Organizers behind the White House Correspondents’ Dinner are leaning into the event’s showbiz trappings after a two-year pandemic break.
This year’s gala, produced by veteran Hollywood awards show producer Bob Bain and slated to be aired on C-SPAN, has a celebrity host in comedian Trevor Noah, an opening skit by James Corden, and a greater number of cameras than usual to capture more of the star-studded audience.
Most notably, President Joe Biden is expected to attend the hourlong April 30 dinner, resuming a tradition that Donald Trump suspended while in office. Network news divisions have also invited celebrities such as Kim Kardashian to the event, dubbed the Nerd Prom for the social swirl surrounding it, with a Paramount after-party and dueling Sunday brunches hosted by Politico and CNN among the tie-in gatherings.
The glitzy nature of the festivities represents a marked change from the last WHCD in 2019. Hosted by a historian after Michelle Wolf ruffled the Trump administration’s feathers as a host the year prior by skewering officials such as former White House Press Secretary Sarah Huckabee Sanders in 2018. The following year’s event relied on a historian, and, as such, had diminished entertainment value. To help punch up the event, the White House Correspondents’ Assn. brought in Bain, who first met with the group in 2019.
“We want to draw attention to the meaning of our mission, and we want to do that with more video elements and a better overall presentation,” says Steven Portnoy, the CBS News Radio White House correspondent who is the current president of the WHCA.
Bain, who recently produced the Critics Choice Awards and the Primetime Creative Arts Emmy Awards, came on board the event 10 weeks ago. “We are hoping he can elevate this event to a level we haven’t had it at before,” Portnoy tells Variety.
Bain says he’s increased the number of cameras in the room. A Billy Eichner skit is also planned.
But there will be some emphasis on the host organization’s mission, not just Noah’s punchlines or Biden’s response. The WHCA will unveil a new lifetime achievement award named for Alice Dunigan and Ethel Payne, the first two Black women in the White House press corps, who pressed President Eisenhower about his administration’s stance on civil rights and segregation. Gayle King is expected to present the prize, and the two journalists’ families should be in attendance, says Portnoy.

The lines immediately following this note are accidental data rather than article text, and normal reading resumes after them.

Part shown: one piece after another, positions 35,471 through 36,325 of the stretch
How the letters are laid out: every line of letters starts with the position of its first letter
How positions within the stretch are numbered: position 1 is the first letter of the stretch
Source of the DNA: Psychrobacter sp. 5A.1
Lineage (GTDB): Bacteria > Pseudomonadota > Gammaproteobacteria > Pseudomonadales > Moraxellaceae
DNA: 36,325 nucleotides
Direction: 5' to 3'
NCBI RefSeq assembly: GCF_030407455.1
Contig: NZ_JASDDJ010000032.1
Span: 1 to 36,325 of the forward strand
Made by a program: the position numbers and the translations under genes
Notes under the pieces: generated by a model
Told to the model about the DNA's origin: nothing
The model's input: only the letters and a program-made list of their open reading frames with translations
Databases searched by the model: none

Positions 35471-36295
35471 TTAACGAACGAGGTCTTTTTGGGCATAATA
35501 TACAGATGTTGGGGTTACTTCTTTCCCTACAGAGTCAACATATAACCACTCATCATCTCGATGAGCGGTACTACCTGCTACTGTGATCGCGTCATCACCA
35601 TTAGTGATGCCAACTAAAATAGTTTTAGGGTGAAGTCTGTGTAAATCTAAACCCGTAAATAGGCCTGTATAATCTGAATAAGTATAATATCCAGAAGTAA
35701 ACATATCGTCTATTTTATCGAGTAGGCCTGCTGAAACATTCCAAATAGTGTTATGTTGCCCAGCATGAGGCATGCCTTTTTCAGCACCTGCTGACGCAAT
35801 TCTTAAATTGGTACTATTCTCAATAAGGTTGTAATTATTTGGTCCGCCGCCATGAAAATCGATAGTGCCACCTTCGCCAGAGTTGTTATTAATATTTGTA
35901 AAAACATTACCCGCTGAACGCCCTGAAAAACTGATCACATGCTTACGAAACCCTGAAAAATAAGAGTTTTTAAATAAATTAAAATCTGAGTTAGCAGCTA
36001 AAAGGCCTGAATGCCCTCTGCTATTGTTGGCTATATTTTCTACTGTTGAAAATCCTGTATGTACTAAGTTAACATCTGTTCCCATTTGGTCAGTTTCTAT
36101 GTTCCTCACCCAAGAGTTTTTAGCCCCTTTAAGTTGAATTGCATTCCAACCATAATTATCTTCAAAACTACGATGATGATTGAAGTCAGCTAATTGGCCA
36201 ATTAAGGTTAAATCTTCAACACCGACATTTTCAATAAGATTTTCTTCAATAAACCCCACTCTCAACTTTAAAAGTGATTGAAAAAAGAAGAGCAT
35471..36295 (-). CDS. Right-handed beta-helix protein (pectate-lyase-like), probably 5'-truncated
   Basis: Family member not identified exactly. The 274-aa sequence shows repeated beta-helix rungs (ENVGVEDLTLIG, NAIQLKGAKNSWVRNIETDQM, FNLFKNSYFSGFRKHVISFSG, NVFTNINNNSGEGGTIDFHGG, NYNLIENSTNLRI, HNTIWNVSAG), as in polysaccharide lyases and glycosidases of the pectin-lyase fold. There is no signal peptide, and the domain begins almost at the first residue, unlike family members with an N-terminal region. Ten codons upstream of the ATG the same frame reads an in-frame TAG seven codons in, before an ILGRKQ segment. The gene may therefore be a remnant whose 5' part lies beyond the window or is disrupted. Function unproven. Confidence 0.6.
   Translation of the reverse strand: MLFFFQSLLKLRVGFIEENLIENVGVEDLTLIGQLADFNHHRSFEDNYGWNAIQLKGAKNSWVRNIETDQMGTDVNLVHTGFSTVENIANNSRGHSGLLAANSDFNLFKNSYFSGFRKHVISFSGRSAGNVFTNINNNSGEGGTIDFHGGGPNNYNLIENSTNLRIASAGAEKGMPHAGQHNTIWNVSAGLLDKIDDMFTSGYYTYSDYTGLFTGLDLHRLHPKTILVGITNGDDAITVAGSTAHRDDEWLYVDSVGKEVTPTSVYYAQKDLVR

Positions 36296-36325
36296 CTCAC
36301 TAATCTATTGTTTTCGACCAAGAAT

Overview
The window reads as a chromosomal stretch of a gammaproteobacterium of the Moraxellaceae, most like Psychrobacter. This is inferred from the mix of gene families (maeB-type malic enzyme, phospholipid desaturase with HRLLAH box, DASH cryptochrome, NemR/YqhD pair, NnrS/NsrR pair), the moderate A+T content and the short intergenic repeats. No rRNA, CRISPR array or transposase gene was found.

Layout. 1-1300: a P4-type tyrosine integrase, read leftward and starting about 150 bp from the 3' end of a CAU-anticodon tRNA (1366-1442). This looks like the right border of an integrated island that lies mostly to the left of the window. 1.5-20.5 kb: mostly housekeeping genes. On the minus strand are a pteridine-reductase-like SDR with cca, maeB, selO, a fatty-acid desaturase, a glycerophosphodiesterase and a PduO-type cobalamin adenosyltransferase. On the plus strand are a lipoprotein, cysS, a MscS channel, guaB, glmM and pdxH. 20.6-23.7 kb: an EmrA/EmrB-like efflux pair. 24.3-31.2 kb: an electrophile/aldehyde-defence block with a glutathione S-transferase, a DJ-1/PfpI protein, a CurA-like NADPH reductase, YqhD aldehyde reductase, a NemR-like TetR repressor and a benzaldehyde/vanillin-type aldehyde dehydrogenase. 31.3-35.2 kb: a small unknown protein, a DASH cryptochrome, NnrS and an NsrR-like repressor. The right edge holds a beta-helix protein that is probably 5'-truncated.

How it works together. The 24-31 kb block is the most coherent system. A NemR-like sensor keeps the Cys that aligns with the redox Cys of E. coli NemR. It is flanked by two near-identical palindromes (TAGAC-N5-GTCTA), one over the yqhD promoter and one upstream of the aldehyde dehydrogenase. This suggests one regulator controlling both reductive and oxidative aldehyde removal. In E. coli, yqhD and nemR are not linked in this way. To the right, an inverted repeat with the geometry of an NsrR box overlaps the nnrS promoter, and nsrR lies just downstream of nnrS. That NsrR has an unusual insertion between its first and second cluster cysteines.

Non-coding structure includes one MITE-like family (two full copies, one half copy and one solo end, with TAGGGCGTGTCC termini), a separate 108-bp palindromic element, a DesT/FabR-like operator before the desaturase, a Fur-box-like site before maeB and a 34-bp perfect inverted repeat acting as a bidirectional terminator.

The best of intentions won’t keep eyes off the glitzier elements of the event. Among the tie-in parties. the annual Thursday-night Bytes & Bylines party will return at the residence of Ireland’s ambassador to the U.S. Attendees say a Sunday brunch held by Politico at the home of Elena and Robert Allbritton, who recently sold the outlet to Axel Springer, is a hot ticket.
ABC News has invited Kardashian, Pete Davidson and Michael Keaton, according to two people familiar with the planning behind the event. ABC News declined to make executives available for comment. But the outlet is among those holding a party around the dinner. CBS News will have one as well — in addition to an after-party backed by parent Paramount Global held at the residence of the French ambassador to the U.S., with network brass and news stars on the guest list along with Drew Barrymore; Melinda French Gates; the Ukrainian ambassador to the U.S., Oksana Markarova; “Abbott Elementary” star Sheryl Lee Ralph; and Jay Roach.
NBC News plans four events — two big and two smaller, private ones. One, a private dinner with MSNBC President Rashida Jones to celebrate the launch of Symone Sanders’ new program, was held Wednesday. CNN is putting on a Sunday brunch, where incoming chief Chris Licht is expected to make an appearance. CNN declined to offer immediate comment. Both CAA and UTA, which represent dozens of prominent journalists, will host cocktail parties on Friday night. WME is making a donation to the Center for European Policy Analysis’ Democracy Fellowship Fund to sponsor Ukraine and Russian journalists and researchers who have been forced from their homes. UTA will make one to the Committee to Protect Journalists
Silly or serious, organizers are betting people will be talking about the dinner days after it ends.
“It is the nerd prom,” Bain says. “But what you’ve heard after the fact a lot of the time is ‘This was the most boring dinner I’ve ever been to.’ We’re trying to eliminate that comment.”
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